Now, there is something in the distance you want to see clearly. A sign perhaps, or some object that looks blurred without your glasses. Imagine your glasses not as ‘always on’, for now, but rather as a looking glass, as a pirate would use to scout a distant object. Take out your glasses, imagine them as old school binoculars – the pirate’s looking glass. Put them on, and focus on the distant object. Your glasses are now not something you wear for ordinary passive consumption of ambient light signals. For now they exist just to allow you to focus in on particular distant objects, that would otherwise be out of your vision range.
Focus pull the distant object. Take liberties as you prefer, with our looking glass analogy. Kids love the pirate theme. You can too, even if in secret.
You can see the distant object clearly now. Scanning around the horizon and distant objects, you are enjoying the clarity that the looking glass affords you. Take a minute or so of this, and then take them back off to deal with your immediate surroundings (ie walking, seeing cars if you cross the street, etc.)
Repeat as much as you like.
What happens with this exercise?
Our brains interpret visual signals highly selectively. Additionally, your ciliary muscle tends to be ‘lazy’. If you walk around with your normalized prescription all day, your eyes will want to go back to minimum requirement – they are used to this, from years of being spoiled by getting sharp vision served up by corrective lenses. Now not only do we make your eyes habituate to a less sharp environment, but we also put clear distance focus into a positive psychological context. We use this thought exercise to contribute to change your relationship to the prescription – rather than a clutch, it is a tool you selectively use for clear distance vision.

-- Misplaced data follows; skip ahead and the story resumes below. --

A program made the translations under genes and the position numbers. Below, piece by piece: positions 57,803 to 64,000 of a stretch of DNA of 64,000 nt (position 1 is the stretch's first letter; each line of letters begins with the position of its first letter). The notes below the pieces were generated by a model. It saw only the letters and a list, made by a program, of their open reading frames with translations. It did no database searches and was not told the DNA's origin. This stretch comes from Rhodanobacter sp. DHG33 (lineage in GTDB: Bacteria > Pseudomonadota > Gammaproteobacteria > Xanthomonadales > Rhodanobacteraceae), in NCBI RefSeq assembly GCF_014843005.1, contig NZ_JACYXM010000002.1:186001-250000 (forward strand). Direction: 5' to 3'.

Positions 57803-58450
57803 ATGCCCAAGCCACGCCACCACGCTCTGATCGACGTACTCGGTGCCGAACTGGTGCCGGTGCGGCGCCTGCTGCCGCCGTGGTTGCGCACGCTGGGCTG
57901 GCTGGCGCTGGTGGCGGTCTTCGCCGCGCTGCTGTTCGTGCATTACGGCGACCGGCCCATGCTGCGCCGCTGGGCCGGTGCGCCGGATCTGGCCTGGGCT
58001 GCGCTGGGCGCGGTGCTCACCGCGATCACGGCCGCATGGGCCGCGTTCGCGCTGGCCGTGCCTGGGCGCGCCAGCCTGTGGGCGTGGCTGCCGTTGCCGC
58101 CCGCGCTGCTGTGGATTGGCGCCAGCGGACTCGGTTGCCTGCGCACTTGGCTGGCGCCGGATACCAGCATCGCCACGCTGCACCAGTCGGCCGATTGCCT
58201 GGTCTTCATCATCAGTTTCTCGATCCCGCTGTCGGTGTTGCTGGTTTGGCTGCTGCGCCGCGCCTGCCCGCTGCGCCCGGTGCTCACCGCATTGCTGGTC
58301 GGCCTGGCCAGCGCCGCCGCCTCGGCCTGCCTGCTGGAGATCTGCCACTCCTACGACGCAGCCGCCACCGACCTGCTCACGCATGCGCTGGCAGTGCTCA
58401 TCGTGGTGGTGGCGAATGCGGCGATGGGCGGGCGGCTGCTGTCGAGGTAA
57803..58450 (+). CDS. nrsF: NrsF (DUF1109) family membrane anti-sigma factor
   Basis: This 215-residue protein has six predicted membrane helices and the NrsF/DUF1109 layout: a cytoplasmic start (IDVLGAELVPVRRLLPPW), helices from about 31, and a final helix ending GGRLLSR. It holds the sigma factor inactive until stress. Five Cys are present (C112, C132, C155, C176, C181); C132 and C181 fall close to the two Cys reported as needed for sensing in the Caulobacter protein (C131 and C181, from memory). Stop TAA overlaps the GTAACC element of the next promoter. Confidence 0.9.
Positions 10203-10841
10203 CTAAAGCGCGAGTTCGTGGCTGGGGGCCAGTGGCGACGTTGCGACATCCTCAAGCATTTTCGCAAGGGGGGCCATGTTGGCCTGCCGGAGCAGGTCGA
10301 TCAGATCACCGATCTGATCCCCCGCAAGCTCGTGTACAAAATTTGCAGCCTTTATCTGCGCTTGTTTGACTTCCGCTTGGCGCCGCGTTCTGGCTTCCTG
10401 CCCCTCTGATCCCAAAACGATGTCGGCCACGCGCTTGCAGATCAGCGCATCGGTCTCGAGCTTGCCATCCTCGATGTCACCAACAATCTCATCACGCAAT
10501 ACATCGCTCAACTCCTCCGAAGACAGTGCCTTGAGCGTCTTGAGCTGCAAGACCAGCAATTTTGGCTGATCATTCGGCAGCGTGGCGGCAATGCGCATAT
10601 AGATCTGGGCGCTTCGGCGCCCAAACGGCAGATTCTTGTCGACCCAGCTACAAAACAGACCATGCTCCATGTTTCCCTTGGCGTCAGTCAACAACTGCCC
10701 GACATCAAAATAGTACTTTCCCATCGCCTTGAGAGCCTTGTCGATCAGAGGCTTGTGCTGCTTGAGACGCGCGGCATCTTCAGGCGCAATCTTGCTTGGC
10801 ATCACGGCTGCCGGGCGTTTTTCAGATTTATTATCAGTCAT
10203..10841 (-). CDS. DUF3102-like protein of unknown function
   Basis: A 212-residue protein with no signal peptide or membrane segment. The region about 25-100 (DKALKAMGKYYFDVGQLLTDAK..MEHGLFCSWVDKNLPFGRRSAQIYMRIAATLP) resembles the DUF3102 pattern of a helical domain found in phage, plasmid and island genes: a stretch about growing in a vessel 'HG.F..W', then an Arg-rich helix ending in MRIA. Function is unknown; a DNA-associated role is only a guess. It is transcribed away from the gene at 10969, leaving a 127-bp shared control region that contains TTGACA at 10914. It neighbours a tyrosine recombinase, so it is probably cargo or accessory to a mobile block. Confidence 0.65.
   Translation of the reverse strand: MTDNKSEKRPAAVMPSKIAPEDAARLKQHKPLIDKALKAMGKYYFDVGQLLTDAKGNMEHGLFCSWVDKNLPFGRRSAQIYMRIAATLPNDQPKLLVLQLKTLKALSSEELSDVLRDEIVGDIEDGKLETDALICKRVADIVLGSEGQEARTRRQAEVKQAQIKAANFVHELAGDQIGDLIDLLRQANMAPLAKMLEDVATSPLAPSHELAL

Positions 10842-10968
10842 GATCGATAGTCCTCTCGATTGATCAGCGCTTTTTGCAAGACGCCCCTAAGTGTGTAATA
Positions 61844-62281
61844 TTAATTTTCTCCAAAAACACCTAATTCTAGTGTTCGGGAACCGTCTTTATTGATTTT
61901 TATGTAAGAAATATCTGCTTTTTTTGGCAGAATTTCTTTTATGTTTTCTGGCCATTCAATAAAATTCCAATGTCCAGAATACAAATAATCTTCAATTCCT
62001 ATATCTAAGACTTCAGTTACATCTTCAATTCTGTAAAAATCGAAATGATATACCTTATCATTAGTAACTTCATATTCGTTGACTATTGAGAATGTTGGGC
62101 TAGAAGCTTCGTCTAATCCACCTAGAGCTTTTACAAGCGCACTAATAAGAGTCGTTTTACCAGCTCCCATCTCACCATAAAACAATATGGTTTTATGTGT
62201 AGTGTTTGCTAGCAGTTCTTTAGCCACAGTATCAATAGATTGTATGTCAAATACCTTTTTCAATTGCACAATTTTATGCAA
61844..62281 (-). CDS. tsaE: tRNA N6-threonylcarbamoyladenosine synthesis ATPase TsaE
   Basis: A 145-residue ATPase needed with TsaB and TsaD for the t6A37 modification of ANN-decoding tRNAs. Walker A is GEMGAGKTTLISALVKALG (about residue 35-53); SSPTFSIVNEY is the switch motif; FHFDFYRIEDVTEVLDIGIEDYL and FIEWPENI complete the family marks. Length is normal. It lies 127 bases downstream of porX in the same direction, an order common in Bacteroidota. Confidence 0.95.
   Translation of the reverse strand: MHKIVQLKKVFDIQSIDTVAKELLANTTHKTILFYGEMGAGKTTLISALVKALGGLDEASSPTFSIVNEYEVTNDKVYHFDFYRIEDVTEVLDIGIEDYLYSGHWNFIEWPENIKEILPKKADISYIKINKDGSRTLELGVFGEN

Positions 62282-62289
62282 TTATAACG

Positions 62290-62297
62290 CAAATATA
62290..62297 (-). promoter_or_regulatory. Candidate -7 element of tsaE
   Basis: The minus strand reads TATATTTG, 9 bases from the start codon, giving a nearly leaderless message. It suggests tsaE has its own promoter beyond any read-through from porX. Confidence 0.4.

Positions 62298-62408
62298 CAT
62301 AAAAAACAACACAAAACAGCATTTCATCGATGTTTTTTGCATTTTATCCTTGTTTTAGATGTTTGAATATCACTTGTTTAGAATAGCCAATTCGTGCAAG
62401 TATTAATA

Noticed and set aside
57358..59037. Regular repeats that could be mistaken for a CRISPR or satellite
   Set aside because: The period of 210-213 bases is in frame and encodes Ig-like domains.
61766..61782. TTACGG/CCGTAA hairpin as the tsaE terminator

This can be a highly effective exercise, especially when paired with a day of pushing focus, taking breaks, and working up close only with good ambient lighting. If you do this for a whole weekend, you may be surprised to see another centimeter or so improvement in your measurements the next Monday morning (and if not the first time you do it, quite likely so if you make this another habit).
Other fun ways to enjoy the Looking Glass:
You can take this work however far you like. In the child myopia program, I recommend considering an additional frame to complete the pirate game. Children have a very active imagination, and tapping into this allows us great leverage and engagement. Kids will improve, if you make it a game that they want to play.
Clients, as always, are the ones adding the most to our program. Some years back one of the parents in the child program not only bought frames for their child (to play the pirate game), but also for himself and even his wife. Especially since this was in Germany (where amazing frame shops abound), they found some amazing frames. Imagine the ‘steampunk’ style – brass frames, very ornate, almost something you would imagine at an opera back in the 18th century. Very cool, if daring – but perfect for an exercise where the ‘looking glass’ is a tool, something not used continuously, but rather taken out to examine a specific distant object.
Likewise, you can just as easily use your regular glasses, and just transform No Glasses Sundays without the imaginative decorum.
In any case, be sure to enjoy this exercise. And next up, some new focus pushing work!